A "user-friendly" guide for all your fine art possiblilites
With all the new print offerings, it can sometimes be difficult to understand how one kind of print differs from another, and to feel confident about selecting one. As the pubisher, we have compiled the following guide to help you better understand the printing techniques that we choose to best replicate original paintings.
Offset Lithographic Prints
Look for classic quality and consistent beauty in all our offset lithographic prints. This process affordably allows more people to own and enjoy a single work of art on paper than the original painting would.
Offset lithography is a photographic printing technique that uses inks, carried by rubber rollers called printing blankets, to transfer images from metal plates to paper.
Not all prints are alike, however, even at the same price. Our inks and archival paper are specially made to our exacting specifications.
While the industry standard for offset lithographic prints is often only four colors, we routinely create fine art prints in as many as ten different colors, resulting in unmatched clarity and color fidelity to the original.
Whichever work of art you choose, each offers its own unique qualities, and all offer you the pride and pleasure of owning a superlative work of art that might not otherwise be available. At The Linda Hartough Gallery, we will always choose the paintmaking technique that best suits the original.
These are created by offset lithographic printing directly on canvas, as opposed to on paper.
Our inks are specially adjusted for this technique, and the canvas we use has many of the same characteristics as the canvas that artists paint on.
A Linda Hartough canvas print has the authentic look of a more expensive original painting and, like the original, is framed without glass.
Textured Canvas Prints
This unique and valuable technique replicates the look and feel of an original painting, including canvas texture and artist's brush strokes.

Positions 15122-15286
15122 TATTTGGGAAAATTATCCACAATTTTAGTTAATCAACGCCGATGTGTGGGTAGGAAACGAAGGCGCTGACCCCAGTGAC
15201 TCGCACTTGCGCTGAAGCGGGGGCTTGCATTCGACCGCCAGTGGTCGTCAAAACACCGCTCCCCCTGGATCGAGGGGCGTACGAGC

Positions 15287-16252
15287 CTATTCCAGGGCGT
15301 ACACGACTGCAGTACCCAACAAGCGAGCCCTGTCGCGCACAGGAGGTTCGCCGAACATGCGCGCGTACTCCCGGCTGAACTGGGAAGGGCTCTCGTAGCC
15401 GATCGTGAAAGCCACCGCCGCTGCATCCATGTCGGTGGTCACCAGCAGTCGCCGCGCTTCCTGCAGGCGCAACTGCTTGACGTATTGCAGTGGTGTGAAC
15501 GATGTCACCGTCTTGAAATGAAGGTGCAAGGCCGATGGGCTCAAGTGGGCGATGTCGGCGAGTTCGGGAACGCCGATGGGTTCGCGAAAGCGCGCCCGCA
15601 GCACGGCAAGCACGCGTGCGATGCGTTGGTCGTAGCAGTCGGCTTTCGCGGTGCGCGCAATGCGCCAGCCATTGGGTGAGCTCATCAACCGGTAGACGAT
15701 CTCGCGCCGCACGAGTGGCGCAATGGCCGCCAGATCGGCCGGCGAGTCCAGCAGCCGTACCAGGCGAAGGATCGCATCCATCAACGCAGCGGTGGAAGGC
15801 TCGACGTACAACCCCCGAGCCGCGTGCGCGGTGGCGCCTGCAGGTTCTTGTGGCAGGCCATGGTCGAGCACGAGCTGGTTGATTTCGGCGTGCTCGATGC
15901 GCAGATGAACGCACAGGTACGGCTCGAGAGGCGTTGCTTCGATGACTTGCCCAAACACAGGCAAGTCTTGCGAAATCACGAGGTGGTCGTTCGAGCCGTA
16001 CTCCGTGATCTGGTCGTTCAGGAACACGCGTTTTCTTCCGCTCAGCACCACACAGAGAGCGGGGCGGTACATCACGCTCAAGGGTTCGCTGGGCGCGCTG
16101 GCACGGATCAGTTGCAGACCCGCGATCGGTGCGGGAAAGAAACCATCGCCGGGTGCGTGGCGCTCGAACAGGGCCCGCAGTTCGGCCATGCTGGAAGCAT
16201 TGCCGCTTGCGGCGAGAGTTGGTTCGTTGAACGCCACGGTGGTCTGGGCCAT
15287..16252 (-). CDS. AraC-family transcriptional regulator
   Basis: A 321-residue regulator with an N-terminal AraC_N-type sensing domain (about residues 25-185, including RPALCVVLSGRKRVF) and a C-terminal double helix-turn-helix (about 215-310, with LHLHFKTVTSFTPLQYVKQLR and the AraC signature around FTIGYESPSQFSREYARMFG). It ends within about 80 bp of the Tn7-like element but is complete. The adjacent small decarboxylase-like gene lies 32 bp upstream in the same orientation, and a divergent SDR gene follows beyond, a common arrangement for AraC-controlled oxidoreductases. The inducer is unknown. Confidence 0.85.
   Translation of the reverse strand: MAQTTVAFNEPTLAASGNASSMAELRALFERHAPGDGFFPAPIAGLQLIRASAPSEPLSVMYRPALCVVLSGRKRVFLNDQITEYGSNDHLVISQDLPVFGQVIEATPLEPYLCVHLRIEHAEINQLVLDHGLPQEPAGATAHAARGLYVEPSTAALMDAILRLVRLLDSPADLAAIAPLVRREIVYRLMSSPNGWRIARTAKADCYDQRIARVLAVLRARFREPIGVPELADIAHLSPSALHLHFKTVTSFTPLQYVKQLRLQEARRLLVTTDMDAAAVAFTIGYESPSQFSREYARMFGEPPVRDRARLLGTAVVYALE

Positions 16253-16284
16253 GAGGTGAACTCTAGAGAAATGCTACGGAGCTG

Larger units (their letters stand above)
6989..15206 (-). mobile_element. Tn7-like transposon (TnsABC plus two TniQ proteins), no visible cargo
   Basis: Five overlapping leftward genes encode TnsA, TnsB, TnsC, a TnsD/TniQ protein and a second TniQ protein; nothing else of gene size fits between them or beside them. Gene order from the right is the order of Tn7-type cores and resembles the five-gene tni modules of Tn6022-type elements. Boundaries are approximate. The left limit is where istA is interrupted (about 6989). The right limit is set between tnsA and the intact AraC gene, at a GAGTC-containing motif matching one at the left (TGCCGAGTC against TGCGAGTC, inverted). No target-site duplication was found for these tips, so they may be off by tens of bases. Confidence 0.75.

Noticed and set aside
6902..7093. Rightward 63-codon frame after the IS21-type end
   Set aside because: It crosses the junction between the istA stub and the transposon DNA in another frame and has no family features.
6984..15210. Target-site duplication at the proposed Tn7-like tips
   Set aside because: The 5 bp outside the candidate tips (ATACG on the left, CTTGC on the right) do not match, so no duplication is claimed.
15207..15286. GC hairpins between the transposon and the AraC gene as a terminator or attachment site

The image is first printed by offset lithography with oil-based inks on a thin piece of oil-based material.
A mold of the original painting can be used as a guide to creat a feeling of brush strokes on the canvas, or the artist can re-create the brush strokes him or herself.
The mold is used with heat and pressure to bond the printed image to artist-quality canvas.
The resulting fine art print captures the texture as well as the image of the original and is framed without glass.
Published on a very selective basis and usually in much more exclusive editions, textured canvas prints have many of the popular attributes of an original.
Fine Art Serigraphs
Also commonly known as silk-screening, serigraphy is a time-honored technique, based on stenciling, for creating prints by hand.
Ink or paint is carefully brushed through a fine fabric screen, portions of which have been masked for impermeability.
For each color, a different portion of the screen must be masked, and each color must be allowed to dry before the next is applied.
Like Linda Hartough fine art lithographs, our fine art serigraphs are created from an original painting, and the artist can see and adjust the evolution of the colors through many proofing stages.
This exacting process can use more than 100 hand-applied colors. The depth of color is almost luminous.
Get this Linda Hartough print today at ReadyGOLF.com